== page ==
Using light to observe and understand physiological processes
Last Updated - 07/07/2016
Optical Biopsies using Optical Coherence Tomography
Optical coherence tomography (OCT) is a real time, non-invasive and non-contact imaging modality for translucent and transparent tissue capable of providing morphological images at the micron scale resolution at more than 1mm depth penetration.
First developed in 1991 for measuring the human retina, OCT's fields of application have been extended to a wide variety of tissues and non-biological structures. Conventional OCT is based on measuring the back reflection of light induced by changes of refractive index in the sample. Although the information gain of purely structural images is high, poor contrast can make structures difficult to be identified. Therefore OCT was extended to exploit other light properties for better contrast and quantitative measurements. In this context, we develop optical biopsies using OCT and new contrast agents such as chromatic dispersion and displacement.
The project will make use of the existing OCT systems based in Auckland and is funded by a Marsden grant
Bacteria are everywhere and are involved in many processes relevant to our everyday life, yet it is hard to monitor bacterial concentration accurately and in real time. Recently, the physics department, in collaboration with the microbiology department, has developed an all-fibre spectroscopic system called the optrode that is able to detect and quantify bacteria. It provides an alternative to the conventional plate count techniques with advantages of portability, sensitivity, near real-time measurements and ability to detect a highly dynamic range of bacterial concentrations in its natural environment.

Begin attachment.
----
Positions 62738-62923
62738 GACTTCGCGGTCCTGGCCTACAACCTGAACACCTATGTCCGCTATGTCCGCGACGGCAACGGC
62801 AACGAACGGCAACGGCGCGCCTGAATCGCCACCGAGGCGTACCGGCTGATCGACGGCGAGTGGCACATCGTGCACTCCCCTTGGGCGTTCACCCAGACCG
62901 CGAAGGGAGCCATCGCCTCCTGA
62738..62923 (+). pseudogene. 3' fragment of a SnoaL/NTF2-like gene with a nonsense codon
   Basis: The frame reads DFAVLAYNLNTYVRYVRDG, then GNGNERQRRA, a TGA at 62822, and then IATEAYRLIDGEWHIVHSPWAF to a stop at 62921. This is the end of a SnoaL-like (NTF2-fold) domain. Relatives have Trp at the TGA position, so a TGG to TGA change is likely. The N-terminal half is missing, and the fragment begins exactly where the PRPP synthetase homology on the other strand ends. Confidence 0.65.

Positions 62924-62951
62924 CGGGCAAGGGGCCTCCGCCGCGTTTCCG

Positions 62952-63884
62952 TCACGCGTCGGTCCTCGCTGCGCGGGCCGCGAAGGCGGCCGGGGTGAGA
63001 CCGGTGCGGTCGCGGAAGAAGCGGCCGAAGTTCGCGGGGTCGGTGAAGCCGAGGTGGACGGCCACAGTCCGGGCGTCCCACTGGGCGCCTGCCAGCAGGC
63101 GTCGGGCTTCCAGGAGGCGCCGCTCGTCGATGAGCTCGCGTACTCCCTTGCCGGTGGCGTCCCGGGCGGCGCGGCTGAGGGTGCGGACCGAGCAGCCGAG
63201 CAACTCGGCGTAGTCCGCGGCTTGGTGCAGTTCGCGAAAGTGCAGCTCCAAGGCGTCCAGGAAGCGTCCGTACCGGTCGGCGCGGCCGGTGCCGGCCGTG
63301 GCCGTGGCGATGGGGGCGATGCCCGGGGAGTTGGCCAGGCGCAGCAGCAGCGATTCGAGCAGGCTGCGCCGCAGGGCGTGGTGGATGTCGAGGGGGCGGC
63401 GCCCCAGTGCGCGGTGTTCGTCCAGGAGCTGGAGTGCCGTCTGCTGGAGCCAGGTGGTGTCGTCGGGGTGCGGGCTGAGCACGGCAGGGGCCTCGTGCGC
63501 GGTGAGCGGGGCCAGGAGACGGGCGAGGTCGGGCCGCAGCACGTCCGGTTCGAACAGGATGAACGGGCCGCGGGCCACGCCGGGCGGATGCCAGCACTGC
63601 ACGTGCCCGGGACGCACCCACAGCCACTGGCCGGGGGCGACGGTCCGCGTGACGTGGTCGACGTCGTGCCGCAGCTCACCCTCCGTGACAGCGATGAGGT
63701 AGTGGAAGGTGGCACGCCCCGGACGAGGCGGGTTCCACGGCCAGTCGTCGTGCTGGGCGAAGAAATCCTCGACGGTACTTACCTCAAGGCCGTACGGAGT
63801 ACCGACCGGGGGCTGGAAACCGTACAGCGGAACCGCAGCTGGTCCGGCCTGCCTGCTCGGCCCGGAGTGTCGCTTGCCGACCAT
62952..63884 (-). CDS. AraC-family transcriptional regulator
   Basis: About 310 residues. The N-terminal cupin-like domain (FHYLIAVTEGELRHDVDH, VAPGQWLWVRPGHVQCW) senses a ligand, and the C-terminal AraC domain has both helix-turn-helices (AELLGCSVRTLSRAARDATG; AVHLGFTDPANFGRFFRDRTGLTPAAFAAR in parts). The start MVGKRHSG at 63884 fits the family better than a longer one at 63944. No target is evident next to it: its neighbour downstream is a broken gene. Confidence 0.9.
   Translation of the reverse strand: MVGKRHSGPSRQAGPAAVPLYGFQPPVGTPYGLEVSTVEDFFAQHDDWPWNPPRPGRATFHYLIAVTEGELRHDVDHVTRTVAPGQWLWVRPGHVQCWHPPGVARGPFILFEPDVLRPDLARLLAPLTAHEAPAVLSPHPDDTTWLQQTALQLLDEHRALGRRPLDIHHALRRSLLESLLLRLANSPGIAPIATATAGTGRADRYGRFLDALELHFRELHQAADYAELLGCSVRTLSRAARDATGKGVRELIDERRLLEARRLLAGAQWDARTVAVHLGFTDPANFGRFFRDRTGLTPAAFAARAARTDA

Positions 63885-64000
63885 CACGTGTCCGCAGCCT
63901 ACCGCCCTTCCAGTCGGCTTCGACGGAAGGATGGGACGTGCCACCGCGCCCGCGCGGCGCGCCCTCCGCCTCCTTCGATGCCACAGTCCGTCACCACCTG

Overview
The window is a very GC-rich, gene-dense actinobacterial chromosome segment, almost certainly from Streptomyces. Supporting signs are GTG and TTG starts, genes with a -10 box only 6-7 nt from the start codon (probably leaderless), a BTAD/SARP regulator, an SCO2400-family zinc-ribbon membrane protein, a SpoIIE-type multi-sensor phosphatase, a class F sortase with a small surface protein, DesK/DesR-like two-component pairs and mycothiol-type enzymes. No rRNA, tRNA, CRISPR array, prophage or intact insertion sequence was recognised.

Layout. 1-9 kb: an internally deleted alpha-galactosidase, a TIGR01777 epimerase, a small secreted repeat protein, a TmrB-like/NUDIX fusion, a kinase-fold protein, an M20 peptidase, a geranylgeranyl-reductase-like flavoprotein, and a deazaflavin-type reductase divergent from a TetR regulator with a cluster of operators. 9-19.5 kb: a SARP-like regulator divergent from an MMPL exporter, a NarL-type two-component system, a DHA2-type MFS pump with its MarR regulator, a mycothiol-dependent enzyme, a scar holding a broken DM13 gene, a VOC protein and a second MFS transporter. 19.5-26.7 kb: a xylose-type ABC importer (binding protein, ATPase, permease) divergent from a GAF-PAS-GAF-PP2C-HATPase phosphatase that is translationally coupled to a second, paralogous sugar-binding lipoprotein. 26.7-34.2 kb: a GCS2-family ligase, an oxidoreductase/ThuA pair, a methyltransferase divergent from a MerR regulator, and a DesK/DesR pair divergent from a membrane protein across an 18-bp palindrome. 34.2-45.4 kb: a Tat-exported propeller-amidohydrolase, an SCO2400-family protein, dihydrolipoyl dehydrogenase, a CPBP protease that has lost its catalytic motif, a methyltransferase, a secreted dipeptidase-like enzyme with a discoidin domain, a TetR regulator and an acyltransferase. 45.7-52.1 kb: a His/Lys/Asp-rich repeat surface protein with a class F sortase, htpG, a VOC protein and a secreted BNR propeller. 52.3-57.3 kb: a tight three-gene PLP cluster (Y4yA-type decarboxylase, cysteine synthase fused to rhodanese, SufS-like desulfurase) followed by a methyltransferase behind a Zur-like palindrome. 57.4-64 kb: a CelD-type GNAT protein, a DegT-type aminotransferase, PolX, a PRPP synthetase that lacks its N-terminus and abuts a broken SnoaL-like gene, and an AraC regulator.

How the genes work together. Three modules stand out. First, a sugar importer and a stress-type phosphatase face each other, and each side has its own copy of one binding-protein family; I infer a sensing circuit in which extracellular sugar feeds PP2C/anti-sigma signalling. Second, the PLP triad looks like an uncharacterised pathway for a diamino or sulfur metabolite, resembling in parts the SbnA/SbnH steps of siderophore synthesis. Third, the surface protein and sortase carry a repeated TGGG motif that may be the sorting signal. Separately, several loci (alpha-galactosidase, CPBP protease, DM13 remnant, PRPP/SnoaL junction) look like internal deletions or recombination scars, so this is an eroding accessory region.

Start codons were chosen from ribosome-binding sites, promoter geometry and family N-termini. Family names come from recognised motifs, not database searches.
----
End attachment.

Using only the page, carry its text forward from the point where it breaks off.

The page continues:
The next challenge is to be able to identify specific types of bacteria. One avenue is to immobilise the microorganism using functionalised fibres or microfluidic devices.
This work is funded by a grant in collaboration with a company that is likely to commercialise the device. This research will be carried out in collaboration with microbiologists who will provide samples and knowledge of microorganisms and bacterial processes.
Nonlinear microscopy is a growing field with an ever-increasing range of applications and uses. Traditionally the sources required have been bulky laser systems, which restricted its use. Most recently we have demonstrated that compact fibre base sources offer a compelling alternative, and this project aims to further develop fibre based instruments into practical compact sources and then use them to demonstrate improved imaging of biological materials.
The student will begin by testing existing mode-locked fibre sources before designing and building an improved source optimised for imaging. Next they will look at including an all-fibre source into a traditional microscope before using their source for a range of imaging.
Second harmonic generation, Raman generation and other nonlinear techniques will be used to create a multi-modal tool that provides structural information with greater precision than conventional techniques.